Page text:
Crowdsourcing the June 2013 LSAT: June 2013 LSAT Explanation Central | About this project If there was one person in my 1L section at UC Hastings who was meant to be a lawyer, it was Nikki Black. I was too naive to realize it at the time, but “I don't care what kind of law I practice, I just want to practice law” is actually a very sensible stance, if you've spent time around lawyers and actually want to do what they do every day. She kicked ass in law school, of course, and became a star on Hastings' vaunted moot court competition teams. I got in an argument with Nikki exactly once””I thought Zuckerberg was intolerable in “The Social Network,” she defended him””and I will never get in an argument with her ever again. Instead, we'll just drink and play video games. I'm proud to have introduced her to my buddy Mike Krolak.
Guest blogger: Nikki Black
When I finished reading this question, my first thought was "what a slam dunk argument!" (What can I say, I'm pretty gullible.) My second thought was, why am I so convinced by this? (Nathan has taught me well.) Because I'm impatient (and not a preeminent LSAT professional), I cruised right to the answer choices to see if anything jumped out. I'm looking for an answer that correctly describes the strategy of argumentation used.
A. The argument does not address any contrary positions. What if crime rates are calculated by robots, which are incapable of motive? (Trust me, I'm a walking Voight-Kampff Machine.) This can't be it.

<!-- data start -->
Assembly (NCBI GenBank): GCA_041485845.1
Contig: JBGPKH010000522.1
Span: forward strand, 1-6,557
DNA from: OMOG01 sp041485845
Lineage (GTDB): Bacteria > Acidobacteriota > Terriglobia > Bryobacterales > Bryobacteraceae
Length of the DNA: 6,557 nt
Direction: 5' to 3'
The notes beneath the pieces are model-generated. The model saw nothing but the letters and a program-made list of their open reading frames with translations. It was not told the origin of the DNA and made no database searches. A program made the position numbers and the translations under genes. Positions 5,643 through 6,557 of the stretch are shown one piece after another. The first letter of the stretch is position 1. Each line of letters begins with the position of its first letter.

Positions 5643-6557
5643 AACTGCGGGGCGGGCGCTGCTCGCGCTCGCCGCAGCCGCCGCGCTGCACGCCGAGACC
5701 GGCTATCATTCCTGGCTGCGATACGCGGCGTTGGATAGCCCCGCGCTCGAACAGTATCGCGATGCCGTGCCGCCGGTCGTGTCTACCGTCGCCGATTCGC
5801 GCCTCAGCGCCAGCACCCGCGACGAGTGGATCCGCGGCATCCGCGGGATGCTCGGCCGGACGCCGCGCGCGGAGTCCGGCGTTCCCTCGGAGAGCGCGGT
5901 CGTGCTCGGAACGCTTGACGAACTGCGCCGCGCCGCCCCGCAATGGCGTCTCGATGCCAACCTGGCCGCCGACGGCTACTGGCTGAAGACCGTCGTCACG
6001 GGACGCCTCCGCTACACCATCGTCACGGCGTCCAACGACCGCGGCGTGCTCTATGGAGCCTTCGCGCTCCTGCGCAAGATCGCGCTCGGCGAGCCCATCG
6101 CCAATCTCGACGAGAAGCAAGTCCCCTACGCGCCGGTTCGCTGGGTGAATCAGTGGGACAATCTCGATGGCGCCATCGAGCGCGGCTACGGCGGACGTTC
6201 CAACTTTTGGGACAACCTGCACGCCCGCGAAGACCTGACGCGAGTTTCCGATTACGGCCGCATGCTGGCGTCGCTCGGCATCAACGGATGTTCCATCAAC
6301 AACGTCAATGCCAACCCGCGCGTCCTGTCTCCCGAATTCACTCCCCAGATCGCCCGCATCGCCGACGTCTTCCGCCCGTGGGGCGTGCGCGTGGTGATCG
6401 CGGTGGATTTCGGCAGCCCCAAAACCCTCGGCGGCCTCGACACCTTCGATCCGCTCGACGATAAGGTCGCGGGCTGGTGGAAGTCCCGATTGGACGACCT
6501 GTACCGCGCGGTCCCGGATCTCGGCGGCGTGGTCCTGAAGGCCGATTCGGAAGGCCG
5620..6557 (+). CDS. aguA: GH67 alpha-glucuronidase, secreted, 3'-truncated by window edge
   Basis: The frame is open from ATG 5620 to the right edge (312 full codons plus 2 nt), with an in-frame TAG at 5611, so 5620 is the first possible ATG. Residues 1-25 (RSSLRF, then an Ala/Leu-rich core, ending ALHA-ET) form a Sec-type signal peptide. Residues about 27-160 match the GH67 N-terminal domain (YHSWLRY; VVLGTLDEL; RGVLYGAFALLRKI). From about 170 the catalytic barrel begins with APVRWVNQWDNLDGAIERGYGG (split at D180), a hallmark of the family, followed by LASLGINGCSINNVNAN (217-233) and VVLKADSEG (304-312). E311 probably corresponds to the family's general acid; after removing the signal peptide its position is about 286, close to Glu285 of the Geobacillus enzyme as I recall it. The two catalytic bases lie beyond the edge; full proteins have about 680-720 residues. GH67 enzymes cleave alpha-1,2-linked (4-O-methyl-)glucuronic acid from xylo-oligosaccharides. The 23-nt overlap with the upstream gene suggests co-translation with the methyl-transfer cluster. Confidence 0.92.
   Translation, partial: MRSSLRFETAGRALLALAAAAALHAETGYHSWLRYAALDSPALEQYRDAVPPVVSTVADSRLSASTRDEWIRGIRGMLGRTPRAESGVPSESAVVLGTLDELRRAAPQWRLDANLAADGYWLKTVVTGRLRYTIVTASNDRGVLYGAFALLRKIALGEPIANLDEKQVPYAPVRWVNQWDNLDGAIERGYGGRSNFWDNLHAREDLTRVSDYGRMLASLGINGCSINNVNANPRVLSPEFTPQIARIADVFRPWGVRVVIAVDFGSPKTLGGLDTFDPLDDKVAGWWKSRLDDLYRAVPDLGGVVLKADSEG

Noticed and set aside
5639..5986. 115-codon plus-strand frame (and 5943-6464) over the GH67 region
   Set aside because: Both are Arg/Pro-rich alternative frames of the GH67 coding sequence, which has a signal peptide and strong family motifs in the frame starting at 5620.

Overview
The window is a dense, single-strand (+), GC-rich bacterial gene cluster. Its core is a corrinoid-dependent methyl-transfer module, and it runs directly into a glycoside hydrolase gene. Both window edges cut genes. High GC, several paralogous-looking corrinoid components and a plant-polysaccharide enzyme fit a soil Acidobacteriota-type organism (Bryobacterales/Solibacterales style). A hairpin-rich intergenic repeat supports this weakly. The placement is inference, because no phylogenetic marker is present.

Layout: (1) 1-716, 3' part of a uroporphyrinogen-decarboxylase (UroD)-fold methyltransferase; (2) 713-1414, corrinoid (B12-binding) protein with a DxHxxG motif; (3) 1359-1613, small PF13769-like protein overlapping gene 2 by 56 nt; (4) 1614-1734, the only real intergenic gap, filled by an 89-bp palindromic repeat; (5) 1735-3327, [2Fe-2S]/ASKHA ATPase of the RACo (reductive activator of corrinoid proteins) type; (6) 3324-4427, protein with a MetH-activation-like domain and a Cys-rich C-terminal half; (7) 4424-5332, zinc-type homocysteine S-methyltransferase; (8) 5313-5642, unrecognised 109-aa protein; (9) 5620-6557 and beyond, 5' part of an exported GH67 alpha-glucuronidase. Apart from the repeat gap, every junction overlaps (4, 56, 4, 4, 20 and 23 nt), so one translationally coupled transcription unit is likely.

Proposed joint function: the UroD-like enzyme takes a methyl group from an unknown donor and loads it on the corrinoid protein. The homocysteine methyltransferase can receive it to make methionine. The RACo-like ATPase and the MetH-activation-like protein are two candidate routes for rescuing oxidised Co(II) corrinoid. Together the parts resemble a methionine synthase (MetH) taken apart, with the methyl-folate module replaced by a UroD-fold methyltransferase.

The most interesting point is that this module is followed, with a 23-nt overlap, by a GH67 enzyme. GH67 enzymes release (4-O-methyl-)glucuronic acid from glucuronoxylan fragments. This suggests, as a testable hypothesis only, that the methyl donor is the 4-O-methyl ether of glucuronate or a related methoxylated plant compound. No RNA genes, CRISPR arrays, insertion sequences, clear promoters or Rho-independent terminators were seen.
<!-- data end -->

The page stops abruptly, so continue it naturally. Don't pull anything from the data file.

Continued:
B. I can understand all the words in this answer, that's nice. It's also on the right track: the question doesn't contain any contrary positions, just a conclusion and some convincing statements. Yet, I hesitate, because the argument didn't give "examples." (The word "may" in front of each one makes me suspicious that these aren't things that have happened, but rather things that might happen. Also the "probably" in the first sentence is a red flag.) I'm going to see if there are any other, better choices.
C. Wow, this is a mouthful. I don't really know what this means, so I'm going to move on for now.
D. Nope, not a proposed solution in sight. This can't be the correct answer.
E. Again, no contradictory arguments here. I'm going to say no to this one, too.
Welp, none of the answers were clear winners. Looks like I'm going to have to slog through answer C to determine whether it's the correct answer, or if instead the test writers are trying to fool me with big words. (They will try!)
"A generalization that it assumes to be true:" I like this statement because it acknowledges that the author hasn't offered any facts, just "probablys," and "mays." "Deriving implications" sounds like brainstorming to me (or bullshitting, if you are more cynical.) I like answer C better than answer B because it calls the author out for his wishy-washiness. C is my answer.
Editor's note: I quite like the way Nikki went through the answers here. Rather than agonizing on each answer choice, she dismissed each one of them fairly quickly in pursuit of "the one." She eliminated all five answers on her first pass, which you SHOULD do occasionally... if this never happens, you're not being critical enough. When she didn't find a perfect answer on her first pass, she went back to B and C, which were the least terrible of the five. Since B has the fatal flaw of talking about "examples" when none were provided, the answer must be C. --nathan
Editor's note 2: Yikes, the answer actually turns out to be B! Thanks to the thoughtful readers who pointed this out. My corrected analysis is in the comments. --nathan
Please ask questions and/or suggest corrections to anything that seems confusing... we want to make this the best resource we can for LSAT students. We'll have all the June 2013 explanations up as quickly as possible. Thanks for reading. Tell your friends! --nathan